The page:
Consumer strike: Don’t Pay UK energy bills campaign explained, what the government is doing about rising bills

The government has accused campaigners of being ‘highly irresponsible’ in calling for mass non-payment of energy bills

Campaigners are attempting to orchestrate what could be the largest consumer strike in UK history, unless the expected hike in the energy tariff in October is not reversed.

Money saving expert Martin Lewis has called on the Government to “get a handle on the situation,” while a spokesperson at the Department for Business Energy and Industrial Strategy (BEIS) described the campaign as “highly irresponsible”.

What is the Don’t Pay energy bills campaign?

The campaign has been set up by members of the public frustrated by the rising cost of energy.

It is calling on people to pledge non-payment of their energy bills in October should the Government not intervene on the planned rise in the energy tariff.

The Don’t Pay campaign has signed up thousands of people across all parts of the UK to act as ‘organisers’, distributing leaflets and spreading the message to friends and acquaintances.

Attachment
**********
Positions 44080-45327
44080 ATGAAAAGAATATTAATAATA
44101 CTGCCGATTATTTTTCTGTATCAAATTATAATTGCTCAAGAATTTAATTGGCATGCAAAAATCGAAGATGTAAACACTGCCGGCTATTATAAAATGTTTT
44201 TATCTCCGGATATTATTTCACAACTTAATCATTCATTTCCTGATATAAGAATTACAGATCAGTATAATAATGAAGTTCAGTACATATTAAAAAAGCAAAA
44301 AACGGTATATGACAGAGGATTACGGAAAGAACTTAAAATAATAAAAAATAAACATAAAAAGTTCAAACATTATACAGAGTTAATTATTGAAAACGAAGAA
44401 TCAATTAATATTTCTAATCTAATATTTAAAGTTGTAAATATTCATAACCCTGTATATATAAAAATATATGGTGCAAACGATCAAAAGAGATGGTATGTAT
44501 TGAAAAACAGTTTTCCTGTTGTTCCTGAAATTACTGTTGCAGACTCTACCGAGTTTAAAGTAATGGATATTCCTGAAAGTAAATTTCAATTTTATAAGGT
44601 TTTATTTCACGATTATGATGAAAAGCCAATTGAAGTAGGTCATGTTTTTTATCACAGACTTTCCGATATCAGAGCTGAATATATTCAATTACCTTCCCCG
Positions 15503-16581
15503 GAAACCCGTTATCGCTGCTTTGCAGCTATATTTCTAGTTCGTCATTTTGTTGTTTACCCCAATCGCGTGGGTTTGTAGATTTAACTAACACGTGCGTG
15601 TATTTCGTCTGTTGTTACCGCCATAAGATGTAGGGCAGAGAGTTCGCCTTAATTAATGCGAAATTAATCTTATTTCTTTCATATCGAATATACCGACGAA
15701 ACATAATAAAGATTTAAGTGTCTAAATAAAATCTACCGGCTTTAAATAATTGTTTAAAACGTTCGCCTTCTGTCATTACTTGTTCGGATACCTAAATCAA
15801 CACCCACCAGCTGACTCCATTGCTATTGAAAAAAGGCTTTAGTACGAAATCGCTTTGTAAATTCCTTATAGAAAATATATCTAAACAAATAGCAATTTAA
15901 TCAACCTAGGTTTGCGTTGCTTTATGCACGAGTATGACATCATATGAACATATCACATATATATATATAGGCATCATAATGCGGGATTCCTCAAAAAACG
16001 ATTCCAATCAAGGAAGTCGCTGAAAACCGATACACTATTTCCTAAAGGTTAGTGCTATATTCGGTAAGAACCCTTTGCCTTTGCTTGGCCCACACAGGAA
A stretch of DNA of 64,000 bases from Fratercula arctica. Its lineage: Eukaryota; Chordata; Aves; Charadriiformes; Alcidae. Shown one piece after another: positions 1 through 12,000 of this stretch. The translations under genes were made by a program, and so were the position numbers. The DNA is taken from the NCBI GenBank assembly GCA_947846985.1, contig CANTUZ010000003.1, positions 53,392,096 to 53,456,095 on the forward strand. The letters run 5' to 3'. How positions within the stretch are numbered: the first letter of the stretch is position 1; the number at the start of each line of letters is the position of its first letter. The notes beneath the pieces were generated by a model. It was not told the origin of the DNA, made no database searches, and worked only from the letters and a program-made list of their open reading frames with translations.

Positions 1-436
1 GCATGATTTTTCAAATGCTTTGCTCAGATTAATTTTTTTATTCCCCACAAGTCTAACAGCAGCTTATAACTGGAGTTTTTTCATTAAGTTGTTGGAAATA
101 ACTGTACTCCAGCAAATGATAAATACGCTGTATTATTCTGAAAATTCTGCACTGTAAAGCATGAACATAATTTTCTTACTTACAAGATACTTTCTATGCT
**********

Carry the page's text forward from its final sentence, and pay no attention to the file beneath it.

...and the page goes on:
After rising by around £800 earlier this year, the price cap on energy bills set by Ofgem - the government regulator of the energy market - is set to rise again by a similar amount in October.

Ofgem is expected to announce the level of the October price cap on 26 August, although analysts have forecast a significant rise.

The cap rose by 54% in April, to £1,971, but could reach as much as £3,200 later this year.

The Government maintains that nothing can be done to prevent energy prices rising for consumers, because wholesale gas prices have risen significantly globally, in part due to the war in Ukraine.

However, many have pointed to record profits posted by major fossil fuel companies such as Shell and BP, which ultimately supply main domestic energy firms, as proof that price-rises are at least in part being driven by excess profits.

The Don’t Pay campaign wants at least one million people to commit to not paying their energy bills, comparing their efforts to the widespread refusal to pay the poll tax introduced by Margaret Thatcher’s Conservative government, first in Scotland in 1989 and in England and Wales from 1990.

Millions of people refused to register and pay the new flat-rate tax, which was widely considered to be unfair towards those on lower incomes.

Following a number of high profile protests and widespread opposition to the tax, including through non-payment campaigns, the poll tax was eventually scrapped by John Major’s Conservative government in 1992.

A BEIS spokesperson said: “This is highly irresponsible messaging, which ultimately will only push up prices for everyone else and affect personal credit ratings.

“We recognise that global inflationary pressures are squeezing household finances and people are struggling. That’s why the ​Government has introduced an extraordinary £37 billion to help households in these challenging times, including £1200 each for 8 million of the most vulnerable households.”